Podcaster: Dr. Al Grauer
Title: Travelers in the Night Eps 139E & 140E: A Climate Changer & Big and Bad
Organization: Travelers in The Night
Description: Today’s 2 topics:
- It should be stressed that the asteroid hunting community has not found an object like 2015 HY116 which is on a collision course with planet Earth. If we do, we hope to provide a minimum of days to weeks notice so that the affected area can be evacuated.
- Rik Hill discovered 2015 JJ and Rose Matheny discovered 2015 JD1 and 2015 JV.
Bio: Dr. Al Grauer is currently an observing member of the Catalina Sky Survey Team at the University of Arizona. This group has discovered nearly half of the Earth approaching objects known to exist. He received a PhD in Physics in 1971 and has been an observational Astronomer for 43 years. He retired as a University Professor after 39 years of interacting with students. He has conducted research projects using telescopes in Arizona, Chile, Australia, Hawaii, Louisiana, and Georgia with funding from NSF and NASA.
He is noted as Co-discoverer of comet P/2010 TO20 Linear-Grauer, Discoverer of comet C/2009 U5 Grauer and has asteroid 18871 Grauer named for him.
Today’s sponsor: Big thanks to our Patreon supporters this month: Rob Leeson, David Bowes, Brett Duane, Benett Bolek, Mary Ann, Frank Frankovic, Michael Freedman, Kim Hay, Steven Emert, Frank Tippin, Rani Bush, Jako Danar, Joseph J. Biernat, Nik Whitehead, Michael W, Cherry Wood, Steve Nerlich, Steven Kluth, James K Wood, Katrina Ince, Phyllis Foster, Don Swartwout, Barbara Geier, Steven Jansen, Donald Immerwahr
Please consider sponsoring a day or two. Just click on the “Donate” button on the lower left side of this webpage, or contact us at firstname.lastname@example.org.
Or please visit our Patreon page: https://www.patreon.com/365DaysOfAstronomy
139E: A Climate Changer
The asteroid hunting community has discovered more than 90% of the 1 KM or larger asteroids whose impact could cause global climate change.
Recently the PanSTARRS group in Hawaii discovered a new large potentially hazardous asteroid.
It is the 872nd, 1 KM sized asteroid to be discovered and has a diameter of approximately 10 football fields. When humans first spotted it this asteroid was more than 1.5 times the distance to our Sun from us. It was traveling towards Earth at almost 13 miles per second. Observations by telescopes in Arizona, Hawaii, and Germany were used to discover it’s orbit around the Sun. The Minor Planet Center gave it the name 2015 HY116.
Fortunately this large Earth Approaching Object never gets closer to us than about 19 times the distance to our Moon. If it did collide with planet Earth it would released 850 times the energy of the most powerful hydrogen bomb ever exploded and produce a crater 8 or 9 miles in diameter. It is about the minimum size for an impacting object to produce global climate change. Statistical studies predict such an impact every 500,000 years or so.
It should be stressed that the asteroid hunting community has not found an object like 2015 HY116 which is on a collision course with planet Earth. If we do, we hope to provide a minimum of days to weeks notice so that the affected area can be evacuated.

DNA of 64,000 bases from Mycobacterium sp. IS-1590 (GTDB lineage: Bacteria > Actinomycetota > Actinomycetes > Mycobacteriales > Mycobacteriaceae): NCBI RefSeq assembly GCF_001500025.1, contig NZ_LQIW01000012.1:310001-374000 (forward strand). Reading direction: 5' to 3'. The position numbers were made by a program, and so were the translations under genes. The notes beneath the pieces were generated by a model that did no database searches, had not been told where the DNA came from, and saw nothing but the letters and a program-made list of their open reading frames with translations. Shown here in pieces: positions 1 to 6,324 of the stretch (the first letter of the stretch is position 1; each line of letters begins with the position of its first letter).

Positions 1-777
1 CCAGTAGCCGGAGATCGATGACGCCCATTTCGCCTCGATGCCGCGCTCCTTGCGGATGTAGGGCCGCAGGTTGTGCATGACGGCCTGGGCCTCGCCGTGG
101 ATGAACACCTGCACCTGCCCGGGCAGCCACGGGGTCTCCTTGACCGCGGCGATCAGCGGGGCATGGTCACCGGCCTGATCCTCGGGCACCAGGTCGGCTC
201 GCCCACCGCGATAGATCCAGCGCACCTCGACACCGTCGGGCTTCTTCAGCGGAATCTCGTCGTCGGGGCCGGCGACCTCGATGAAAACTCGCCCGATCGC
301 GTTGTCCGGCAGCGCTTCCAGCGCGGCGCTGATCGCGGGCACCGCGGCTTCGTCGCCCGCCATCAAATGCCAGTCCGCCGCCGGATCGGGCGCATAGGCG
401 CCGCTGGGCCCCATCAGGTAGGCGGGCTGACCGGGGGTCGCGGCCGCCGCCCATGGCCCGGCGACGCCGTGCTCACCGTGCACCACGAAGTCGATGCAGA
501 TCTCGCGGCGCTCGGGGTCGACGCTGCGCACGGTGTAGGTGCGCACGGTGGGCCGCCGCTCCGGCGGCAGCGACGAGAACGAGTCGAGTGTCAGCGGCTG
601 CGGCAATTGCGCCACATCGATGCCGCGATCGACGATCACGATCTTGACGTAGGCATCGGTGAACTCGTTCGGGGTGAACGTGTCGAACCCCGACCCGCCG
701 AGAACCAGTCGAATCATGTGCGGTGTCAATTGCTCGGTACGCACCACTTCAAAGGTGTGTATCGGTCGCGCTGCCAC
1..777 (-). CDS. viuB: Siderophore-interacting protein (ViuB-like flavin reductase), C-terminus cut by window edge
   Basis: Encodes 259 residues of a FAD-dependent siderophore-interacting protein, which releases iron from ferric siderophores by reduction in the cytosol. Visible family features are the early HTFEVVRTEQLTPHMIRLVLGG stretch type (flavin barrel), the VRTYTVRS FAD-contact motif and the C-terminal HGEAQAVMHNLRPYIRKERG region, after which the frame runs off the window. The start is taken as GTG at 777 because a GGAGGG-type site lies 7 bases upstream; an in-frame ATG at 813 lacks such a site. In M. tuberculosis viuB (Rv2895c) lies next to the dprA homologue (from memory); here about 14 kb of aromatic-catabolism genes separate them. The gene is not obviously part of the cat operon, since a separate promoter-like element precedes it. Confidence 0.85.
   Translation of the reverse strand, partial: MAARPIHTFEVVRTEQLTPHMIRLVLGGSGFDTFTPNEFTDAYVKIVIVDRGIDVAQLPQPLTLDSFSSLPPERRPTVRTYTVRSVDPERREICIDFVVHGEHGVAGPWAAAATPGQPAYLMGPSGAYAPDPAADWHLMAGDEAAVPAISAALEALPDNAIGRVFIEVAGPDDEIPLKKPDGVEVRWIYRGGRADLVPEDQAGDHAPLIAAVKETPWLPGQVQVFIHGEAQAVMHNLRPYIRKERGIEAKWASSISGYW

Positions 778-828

140E: Big and Bad
Within the space of a couple of days my Catalina Sky Survey teammates Rik Hill and Rose Matheny discovered three new potentially dangerous asteroids.
Rik’s discovery was named 2015 JJ. It travels about the Sun, in a bit over a year, on a somewhat unusual path that takes it from about 20% outside to about 10% inside that of the Earth’s orbit. Further observations by telescopes at more than a dozen locations around the globe refined its orbit and its size estimate was reduced about 5%. It is thus slightly smaller than is required for it to be classified as a Potentially Hazardous Asteroid. Even so it bears watching since it can come closer to us than our Moon.
Rose Matheny discovered two potentially hazardous asteroids 2015 JD1 and 2015 JV. The largest 2015 JD1, is about 850 feet in diameter and orbits the Sun in about 1.34 years. It gets the biggest baddest award, since when it crosses the Earth’s orbit it is traveling at more than 32 miles/second relative to us. Fortunately it never gets closer to us than about 9 times the distance to our Moon.
Rose’s other Potentially Hazardous Asteroid, 2015 JV is about half the size of the larger one.
The asteroid hunting community will continue to track these asteroids to make sure that their paths are not changed to make them a threat.
For Travelers in the Night this is Dr. Al Grauer.
End of podcast:
365 Days of Astronomy
The 365 Days of Astronomy Podcast is produced by Planetary Science Institute. Audio post-production by Richard Drumm. Bandwidth donated by libsyn.com and wizzard media. You may reproduce and distribute this audio for non-commercial purposes.
This show is made possible thanks to the generous donations of people like you! Please consider supporting to our show on Patreon.com/365DaysofAstronomy and get access to bonus content.
After 10 years, the 365 Days of Astronomy podcast is entering its second decade of sharing important milestone in space exploration and astronomy discoveries. Join us and share your story. Until tomorrow! Goodbye!